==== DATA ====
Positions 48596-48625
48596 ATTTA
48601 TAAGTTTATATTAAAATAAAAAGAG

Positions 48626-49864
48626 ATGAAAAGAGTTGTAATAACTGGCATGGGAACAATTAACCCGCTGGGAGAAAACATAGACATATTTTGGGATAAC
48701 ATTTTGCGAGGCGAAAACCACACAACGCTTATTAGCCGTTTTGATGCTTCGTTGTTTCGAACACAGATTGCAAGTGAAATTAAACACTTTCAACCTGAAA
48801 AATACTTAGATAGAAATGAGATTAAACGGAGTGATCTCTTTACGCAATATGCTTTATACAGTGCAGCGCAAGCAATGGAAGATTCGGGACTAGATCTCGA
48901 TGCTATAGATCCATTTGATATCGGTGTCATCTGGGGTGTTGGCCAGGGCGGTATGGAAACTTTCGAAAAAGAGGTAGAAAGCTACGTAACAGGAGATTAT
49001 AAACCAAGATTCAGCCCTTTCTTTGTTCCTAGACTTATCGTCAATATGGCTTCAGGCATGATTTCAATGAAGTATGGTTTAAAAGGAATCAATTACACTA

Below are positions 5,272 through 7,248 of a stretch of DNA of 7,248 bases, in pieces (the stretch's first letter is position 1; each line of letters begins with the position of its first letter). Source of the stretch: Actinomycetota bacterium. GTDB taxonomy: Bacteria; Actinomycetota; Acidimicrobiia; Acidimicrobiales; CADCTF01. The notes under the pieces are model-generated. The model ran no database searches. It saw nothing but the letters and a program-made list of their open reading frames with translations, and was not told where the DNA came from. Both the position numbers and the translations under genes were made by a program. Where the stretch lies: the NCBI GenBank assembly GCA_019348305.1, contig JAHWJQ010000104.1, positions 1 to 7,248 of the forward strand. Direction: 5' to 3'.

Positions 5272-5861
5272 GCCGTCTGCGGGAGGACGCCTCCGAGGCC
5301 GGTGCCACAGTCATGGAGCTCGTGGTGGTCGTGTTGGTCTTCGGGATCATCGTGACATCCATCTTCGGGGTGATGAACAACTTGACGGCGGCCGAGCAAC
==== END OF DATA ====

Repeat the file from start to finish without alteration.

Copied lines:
Positions 48596-48625
48596 ATTTA
48601 TAAGTTTATATTAAAATAAAAAGAG

Positions 48626-49864
48626 ATGAAAAGAGTTGTAATAACTGGCATGGGAACAATTAACCCGCTGGGAGAAAACATAGACATATTTTGGGATAAC
48701 ATTTTGCGAGGCGAAAACCACACAACGCTTATTAGCCGTTTTGATGCTTCGTTGTTTCGAACACAGATTGCAAGTGAAATTAAACACTTTCAACCTGAAA
48801 AATACTTAGATAGAAATGAGATTAAACGGAGTGATCTCTTTACGCAATATGCTTTATACAGTGCAGCGCAAGCAATGGAAGATTCGGGACTAGATCTCGA
48901 TGCTATAGATCCATTTGATATCGGTGTCATCTGGGGTGTTGGCCAGGGCGGTATGGAAACTTTCGAAAAAGAGGTAGAAAGCTACGTAACAGGAGATTAT
49001 AAACCAAGATTCAGCCCTTTCTTTGTTCCTAGACTTATCGTCAATATGGCTTCAGGCATGATTTCAATGAAGTATGGTTTAAAAGGAATCAATTACACTA

Below are positions 5,272 through 7,248 of a stretch of DNA of 7,248 bases, in pieces (the stretch's first letter is position 1; each line of letters begins with the position of its first letter). Source of the stretch: Actinomycetota bacterium. GTDB taxonomy: Bacteria; Actinomycetota; Acidimicrobiia; Acidimicrobiales; CADCTF01. The notes under the pieces are model-generated. The model ran no database searches. It saw nothing but the letters and a program-made list of their open reading frames with translations, and was not told where the DNA came from. Both the position numbers and the translations under genes were made by a program. Where the stretch lies: the NCBI GenBank assembly GCA_019348305.1, contig JAHWJQ010000104.1, positions 1 to 7,248 of the forward strand. Direction: 5' to 3'.

Positions 5272-5861
5272 GCCGTCTGCGGGAGGACGCCTCCGAGGCC
5301 GGTGCCACAGTCATGGAGCTCGTGGTGGTCGTGTTGGTCTTCGGGATCATCGTGACATCCATCTTCGGGGTGATGAACAACTTGACGGCGGCCGAGCAAC